9-11 April 2008
?EDA Publishing/DTIP 2008 ISBN: 978-2-35500-006-5
RF-MEMS beam components: FEM modelling and
experimental identification
of pull-in in presence of residual stress
Alberto Ballestra1, Eugenio Brusa2, Giorgio De Pasquale1, Mircea Gh. Munteanu3, Aurelio Som?1
1 Politecnico di Torino, Mechanical Department,
c.so Duca degli Abruzzi, 24 ? 10129 Torino, Italy;
alberto.ballestra@polito.it, giorgio.depasquale@polito.it, aurelio.soma@polito.it,
phone ++39 011 5646951; fax ++39 011 5646999
2,3 Universit? degli Studi di Udine, Dept. Electrical, Management and Mechanical Engineering
via delle Scienze 208 ? 33100 Udine, Italy; 2 eugenio.brusa@uniud.it, 3 munteanu@uniud.it
phone 2++39 0432 558299, 3++39 0432 558243, fax ++39 0432 558251
Abstract-In this paper an experimental validation of numerical
approaches aimed to predict the coupled behaviour of
microbeams for out-of-plane bending tests is performed. This
work completes a previous investigation concerning in plane
microbeams bending.
Often out-of-plane microcantilevers and clamped-clamped
microbeams suffer the presence of residual strain and stress,
which affect the value of pull-in voltage. In case of microcantilever
an accurate modelling includes the effect of the initial curvature
due to microfabrication. In double clamped microbeams a pre-
loading applied by tensile stress is considered. Geometrical
nonlinearity caused by mechanical coupling between axial and
flexural behaviour is detected and modelled.
Experimental results demonstrate a good agreement between
FEM approaches proposed and tests. A fairly fast and accurate
prediction of pull-in condition is performed, thus numerical
models can be used to identify residual stress in microbridges by
reverse analysis from the measured value of pull-in voltage.
I. INTRODUCTION
Microcantilevers and microbridges are currently widely used
in RF applications as microswitches and microresonators [1],
[2] and in experimental micromechanics, where materials
mechanical properties and strength are measured. Therefore, it
is required implementing efficient numerical models to predict
the electromechanical performance of microstructures actuated
by electric field [2], [3], [4], [5]. A wide variety of approaches
has been proposed in literature to predict static and dynamic
behaviour of microbeams [1], [6], [7], [8]. Experimental
validation is therefore aimed to verify their effectiveness in
predicting pull-in condition and frequency response. Usually
model sensitivity on the uncertainties of numerical values of
design parameters and material properties is investigated. Very
often is rather difficult to know precisely material properties
and microspecimen dimensions.
FEM original approaches developed by the authors were
proposed in [9], [10], [11], [12] and were already validated in
[13]. A preliminary experimental investigation was aimed to
predict the static behaviour of planar microcantilevers, for in-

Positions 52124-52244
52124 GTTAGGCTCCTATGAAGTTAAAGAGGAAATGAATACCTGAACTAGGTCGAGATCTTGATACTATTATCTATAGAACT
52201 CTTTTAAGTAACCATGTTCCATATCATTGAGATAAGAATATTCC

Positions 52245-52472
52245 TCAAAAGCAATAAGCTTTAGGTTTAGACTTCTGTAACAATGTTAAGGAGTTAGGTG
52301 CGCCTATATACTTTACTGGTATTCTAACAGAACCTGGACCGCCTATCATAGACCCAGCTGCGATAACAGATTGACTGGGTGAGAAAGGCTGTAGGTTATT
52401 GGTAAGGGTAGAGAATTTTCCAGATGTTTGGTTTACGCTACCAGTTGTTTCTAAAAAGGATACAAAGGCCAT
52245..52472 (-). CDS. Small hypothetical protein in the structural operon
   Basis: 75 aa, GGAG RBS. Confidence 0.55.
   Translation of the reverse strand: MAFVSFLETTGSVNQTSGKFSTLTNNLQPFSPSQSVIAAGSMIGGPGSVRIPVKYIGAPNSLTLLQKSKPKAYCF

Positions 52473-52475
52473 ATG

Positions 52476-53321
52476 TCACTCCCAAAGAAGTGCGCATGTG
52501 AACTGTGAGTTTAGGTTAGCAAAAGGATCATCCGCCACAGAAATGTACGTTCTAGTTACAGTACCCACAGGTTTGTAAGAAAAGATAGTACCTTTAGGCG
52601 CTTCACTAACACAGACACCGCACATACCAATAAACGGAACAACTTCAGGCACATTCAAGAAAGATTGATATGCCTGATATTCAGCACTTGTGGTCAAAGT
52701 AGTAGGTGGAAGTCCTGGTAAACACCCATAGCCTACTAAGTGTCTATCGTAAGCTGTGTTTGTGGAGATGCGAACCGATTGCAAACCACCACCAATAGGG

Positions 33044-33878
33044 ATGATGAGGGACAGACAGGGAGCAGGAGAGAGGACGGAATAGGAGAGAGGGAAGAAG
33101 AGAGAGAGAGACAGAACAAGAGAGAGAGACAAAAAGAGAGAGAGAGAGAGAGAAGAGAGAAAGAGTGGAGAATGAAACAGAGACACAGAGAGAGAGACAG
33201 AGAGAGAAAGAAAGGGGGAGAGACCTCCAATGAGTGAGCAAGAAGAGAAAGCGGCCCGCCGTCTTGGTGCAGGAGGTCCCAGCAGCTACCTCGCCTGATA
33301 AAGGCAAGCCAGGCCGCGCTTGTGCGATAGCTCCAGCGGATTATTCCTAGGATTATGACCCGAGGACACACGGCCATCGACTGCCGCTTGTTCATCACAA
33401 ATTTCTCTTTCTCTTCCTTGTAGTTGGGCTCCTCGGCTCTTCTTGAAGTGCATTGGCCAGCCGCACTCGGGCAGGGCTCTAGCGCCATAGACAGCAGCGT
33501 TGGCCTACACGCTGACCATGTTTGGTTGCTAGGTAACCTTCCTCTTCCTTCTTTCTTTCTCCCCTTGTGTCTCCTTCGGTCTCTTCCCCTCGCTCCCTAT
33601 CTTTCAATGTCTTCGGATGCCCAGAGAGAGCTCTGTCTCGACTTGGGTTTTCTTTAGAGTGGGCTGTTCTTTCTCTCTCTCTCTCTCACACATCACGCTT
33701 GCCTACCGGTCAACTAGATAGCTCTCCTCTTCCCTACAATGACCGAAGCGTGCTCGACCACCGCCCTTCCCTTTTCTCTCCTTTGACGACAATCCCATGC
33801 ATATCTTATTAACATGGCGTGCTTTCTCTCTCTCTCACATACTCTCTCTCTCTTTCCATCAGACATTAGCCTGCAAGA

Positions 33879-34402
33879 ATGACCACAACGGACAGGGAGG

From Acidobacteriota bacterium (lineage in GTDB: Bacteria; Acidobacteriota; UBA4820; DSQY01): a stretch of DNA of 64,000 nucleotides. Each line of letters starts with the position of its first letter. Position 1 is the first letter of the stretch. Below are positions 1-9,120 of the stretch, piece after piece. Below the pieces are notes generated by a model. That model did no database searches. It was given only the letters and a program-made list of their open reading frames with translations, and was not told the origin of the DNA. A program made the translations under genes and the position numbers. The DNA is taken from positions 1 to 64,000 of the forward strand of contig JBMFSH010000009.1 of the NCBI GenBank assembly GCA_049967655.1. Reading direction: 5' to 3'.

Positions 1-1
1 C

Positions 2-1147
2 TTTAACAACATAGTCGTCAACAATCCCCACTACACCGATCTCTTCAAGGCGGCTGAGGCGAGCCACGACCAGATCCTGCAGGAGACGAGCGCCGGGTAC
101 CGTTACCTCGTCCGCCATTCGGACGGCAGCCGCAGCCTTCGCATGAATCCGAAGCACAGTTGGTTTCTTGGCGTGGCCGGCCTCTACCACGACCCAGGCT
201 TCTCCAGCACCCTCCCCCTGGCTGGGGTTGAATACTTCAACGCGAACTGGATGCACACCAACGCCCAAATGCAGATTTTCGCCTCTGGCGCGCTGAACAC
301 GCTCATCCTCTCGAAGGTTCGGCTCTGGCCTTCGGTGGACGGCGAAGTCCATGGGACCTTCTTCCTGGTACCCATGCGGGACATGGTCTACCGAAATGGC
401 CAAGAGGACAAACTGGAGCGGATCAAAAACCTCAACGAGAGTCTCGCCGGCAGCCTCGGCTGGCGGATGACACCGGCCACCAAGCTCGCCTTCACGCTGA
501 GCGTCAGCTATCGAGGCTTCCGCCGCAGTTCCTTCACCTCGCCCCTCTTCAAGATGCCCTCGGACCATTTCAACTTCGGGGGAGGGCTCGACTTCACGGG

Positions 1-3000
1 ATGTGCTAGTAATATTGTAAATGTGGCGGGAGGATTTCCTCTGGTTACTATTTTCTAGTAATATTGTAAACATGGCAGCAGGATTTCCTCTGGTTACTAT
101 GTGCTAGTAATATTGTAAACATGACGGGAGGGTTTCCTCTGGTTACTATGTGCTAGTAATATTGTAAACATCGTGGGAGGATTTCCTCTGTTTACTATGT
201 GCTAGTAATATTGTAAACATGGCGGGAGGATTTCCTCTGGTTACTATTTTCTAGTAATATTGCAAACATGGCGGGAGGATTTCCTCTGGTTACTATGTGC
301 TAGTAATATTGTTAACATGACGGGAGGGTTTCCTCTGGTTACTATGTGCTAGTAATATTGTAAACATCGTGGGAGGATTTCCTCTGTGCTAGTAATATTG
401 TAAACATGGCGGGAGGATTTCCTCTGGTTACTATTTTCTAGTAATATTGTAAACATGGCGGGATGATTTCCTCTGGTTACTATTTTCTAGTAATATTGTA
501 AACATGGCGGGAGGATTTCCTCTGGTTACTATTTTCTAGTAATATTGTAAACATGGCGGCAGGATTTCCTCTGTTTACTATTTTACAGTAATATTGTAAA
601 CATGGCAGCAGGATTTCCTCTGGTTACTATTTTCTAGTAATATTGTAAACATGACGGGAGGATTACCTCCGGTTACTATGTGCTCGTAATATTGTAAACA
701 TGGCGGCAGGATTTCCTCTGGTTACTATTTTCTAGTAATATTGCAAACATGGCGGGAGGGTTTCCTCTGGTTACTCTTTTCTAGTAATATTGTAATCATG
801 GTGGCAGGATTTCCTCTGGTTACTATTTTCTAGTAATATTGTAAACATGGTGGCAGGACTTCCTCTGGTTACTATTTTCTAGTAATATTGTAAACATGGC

plane bending test. Present research is devoted to complete
previous investigation activity focusing on out-of-plane
bending microbeams.
Fully coupled electromechanical problem has electrical and
mechanical coordinates, which are linked by the
electromechanical coupling effect. Pull-in condition is
responsible of a snap down of microbeam on the counter-
electrode. In present case pull-in may be affected by some
initial stress or strain present on the microsystem before the
application of electric field. Moreover, it is well known that the
problem is nonlinear because of the dependence of
electromechanical force on displacement and voltage and,
sometimes, of the so-called geometrical nonlinearity [10], [11],
[12], [13]. To include these effects, models of microcantilever
have to introduce the approximated analytical description of
the initial curvature. It is usually sufficient to predict with
enough accuracy the pull-in voltage and displacement, with an
error of 2-3% maximum. For microbridges with double clamps
axial stress is required to perform a coherent simulation of the
actual system.
II. SPECIMEN CHARACTERIZATION
A. Fabrication process and measurement methods
Specimens used for this work were realized by ITC-IRST
Research Center (Trento, Italy), by means of the so-called RF
Switch (RFS) Surface Micromachining process. Gold is used
for the suspended structures; material is deposited through
electroplating by means of a chromium-gold PVD adhesion
layer [14], [15]. Profilometric measures and pull-in tests were
performed by Fogale Zoomsurf 3D optical profiling system,
based on non-contact optical interferometry [16]. The lateral
resolution is ?0.3 ?m, while the vertical resolution reaches
?0.5?10-4 ?m [17].Tables 1 and 2 show the dimensions of
microbeams used as specimens in testing, all measures are
9-11 April 2008
?EDA Publishing/DTIP 2008 ISBN: 978-2-35500-006-5
Fig. 1-Geometry 4 series cantilever beams (L=200 um)
expressed in micron. In particular, t means beam thickness, L is